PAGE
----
CNN to study drone use for newsgathering

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The Federal Aviation Administration has yet to issue its past-due notice of proposed rule-making on small unmanned aircraft systems, but CNN announced Jan. 12 that it had entered into a Cooperative Research and Development Agreement with FAA in order to examine the use of drones for newsgathering and reporting.

According to a release from CNN, it will center its drone efforts on Atlanta and will work with the Georgia Tech Research Institute. CNN will provide data from the initiative to FAA, which will use it to “formulate a framework for various types of [unmanned aerial vehicles] to be safely integrated into newsgathering operations.”

“We hope this agreement with CNN and the work we are doing with other news organizations and associations will help safely integrate unmanned newsgathering technology and operating procedures into the national airspace system,” FAA Administrator Michael Huerta said in a statement.

Neither CNN nor the FAA responded to FedScoop’s requests for comment on the news organization’s operation of the systems and the extent of the authorization.

“Our aim is to get beyond hobby-grade equipment and to establish what options are available and workable to produce high-quality video journalism using various types of UAVs and camera setups,” David Vigilante, CNN’s senior vice president, said in the release. “Our hope is that these efforts contribute to the development of a vibrant ecosystem where operators of various types and sizes can safely operate in the U.S. airspace.”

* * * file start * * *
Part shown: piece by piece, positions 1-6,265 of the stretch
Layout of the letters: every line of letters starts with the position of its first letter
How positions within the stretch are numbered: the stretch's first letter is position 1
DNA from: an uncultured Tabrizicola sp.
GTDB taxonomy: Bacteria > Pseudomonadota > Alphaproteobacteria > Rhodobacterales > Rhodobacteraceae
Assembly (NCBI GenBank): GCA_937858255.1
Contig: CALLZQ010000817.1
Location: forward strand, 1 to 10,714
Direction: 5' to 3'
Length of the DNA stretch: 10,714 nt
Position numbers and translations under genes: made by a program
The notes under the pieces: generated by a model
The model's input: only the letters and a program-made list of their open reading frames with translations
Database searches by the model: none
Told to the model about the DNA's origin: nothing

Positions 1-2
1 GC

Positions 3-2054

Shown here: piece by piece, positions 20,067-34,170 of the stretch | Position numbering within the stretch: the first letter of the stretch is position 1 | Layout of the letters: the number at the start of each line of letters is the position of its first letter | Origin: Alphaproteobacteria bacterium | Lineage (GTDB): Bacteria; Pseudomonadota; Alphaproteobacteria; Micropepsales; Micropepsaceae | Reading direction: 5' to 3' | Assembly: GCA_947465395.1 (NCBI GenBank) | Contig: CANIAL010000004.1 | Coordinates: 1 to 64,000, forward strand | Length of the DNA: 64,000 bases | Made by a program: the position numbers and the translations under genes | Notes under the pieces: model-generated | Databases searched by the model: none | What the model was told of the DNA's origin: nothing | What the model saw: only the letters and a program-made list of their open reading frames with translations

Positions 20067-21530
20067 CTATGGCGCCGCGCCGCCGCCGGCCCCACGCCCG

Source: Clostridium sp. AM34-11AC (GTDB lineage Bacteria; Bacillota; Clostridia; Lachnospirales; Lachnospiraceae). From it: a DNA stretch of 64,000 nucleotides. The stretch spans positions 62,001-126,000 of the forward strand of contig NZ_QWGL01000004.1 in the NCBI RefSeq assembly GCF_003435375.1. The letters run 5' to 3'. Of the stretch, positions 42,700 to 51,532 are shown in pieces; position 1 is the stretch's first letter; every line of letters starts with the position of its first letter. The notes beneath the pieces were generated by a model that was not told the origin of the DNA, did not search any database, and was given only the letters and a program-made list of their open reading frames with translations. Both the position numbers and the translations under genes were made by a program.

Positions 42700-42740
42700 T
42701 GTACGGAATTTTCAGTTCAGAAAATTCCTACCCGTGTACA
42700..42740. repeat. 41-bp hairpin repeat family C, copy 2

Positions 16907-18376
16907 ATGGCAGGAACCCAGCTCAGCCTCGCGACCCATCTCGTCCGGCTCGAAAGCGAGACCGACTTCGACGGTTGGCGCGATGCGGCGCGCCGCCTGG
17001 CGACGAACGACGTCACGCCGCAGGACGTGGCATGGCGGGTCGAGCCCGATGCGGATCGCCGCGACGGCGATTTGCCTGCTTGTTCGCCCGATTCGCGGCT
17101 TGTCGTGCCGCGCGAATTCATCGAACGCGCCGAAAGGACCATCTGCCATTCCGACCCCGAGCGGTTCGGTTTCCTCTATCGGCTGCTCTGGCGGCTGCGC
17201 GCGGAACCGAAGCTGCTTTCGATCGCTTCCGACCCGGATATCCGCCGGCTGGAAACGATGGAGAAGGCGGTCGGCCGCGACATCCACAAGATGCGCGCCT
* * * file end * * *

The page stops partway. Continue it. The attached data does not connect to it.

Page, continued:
Two more exemptions

Last week, FAA also issued the first exemption permit for real estate photography to a Tucson, Arizona, realty company. Owner Douglas Trudeau can now legally operate a Phantom 2 Vision quadcopter to film and photograph properties for real estate listings.

On a statement posted to Trudeau’s realty company website, The Trudeau Group, the realtor said he was excited about the exemption.

“It has been a long six months to get this far. There are conditions and hurdles to concur [sic], but progress has been made,” Trudeau said. “My dream for offering more for my clients to create a high quality visual representation of their home is evolving with now aerial views of homes that can take advantage of this great technology.”

Alongside the exemption for Trudeau, FAA also granted Advanced Aviation Solutions the authority to fly a fixed-wing eBee Ag UAS in Spokane, Washington, to take photographic measurements and perform crop scouting for precision agriculture.

While neither Trudeau nor Advanced Aviation Solutions need to obtain a separate FAA certificate of airworthiness for their crafts, they need a certificate of waiver or authorization for the specific airspace they will operate within.

The two new exemptions bring the number of exempted operations to 14. As of Jan. 6, FAA said it had received 214 requests for exemptions for commercial entities.

Drone enforcement

While industry awaits regulations for commercial drones and commercial UAS operation, the agency did release guidance for law enforcement on UAS use. According to an FAA statement, state and local police are often in the best position to investigate the unauthorized use of UAS and, in some cases, to stop that use.

“The FAA’s goal is to promote voluntary compliance by educating individual UAS operators about how they can operate safely under current regulations and laws,” FAA said in a statement. “The guidance makes clear the agency’s authority to pursue legal enforcement action against persons who endanger the safety of the national airspace system.”

The 12-page document also details the prohibition of UAS around presidential movements, the District of Columbia restricted flight zone, power plants, sporting events and theme parks.

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Department of Transportation, Departments, Drones / UAS, emerging technology, Federal Aviation Administration (FAA), Government IT News, Innovation, Michael Huerta, Tech
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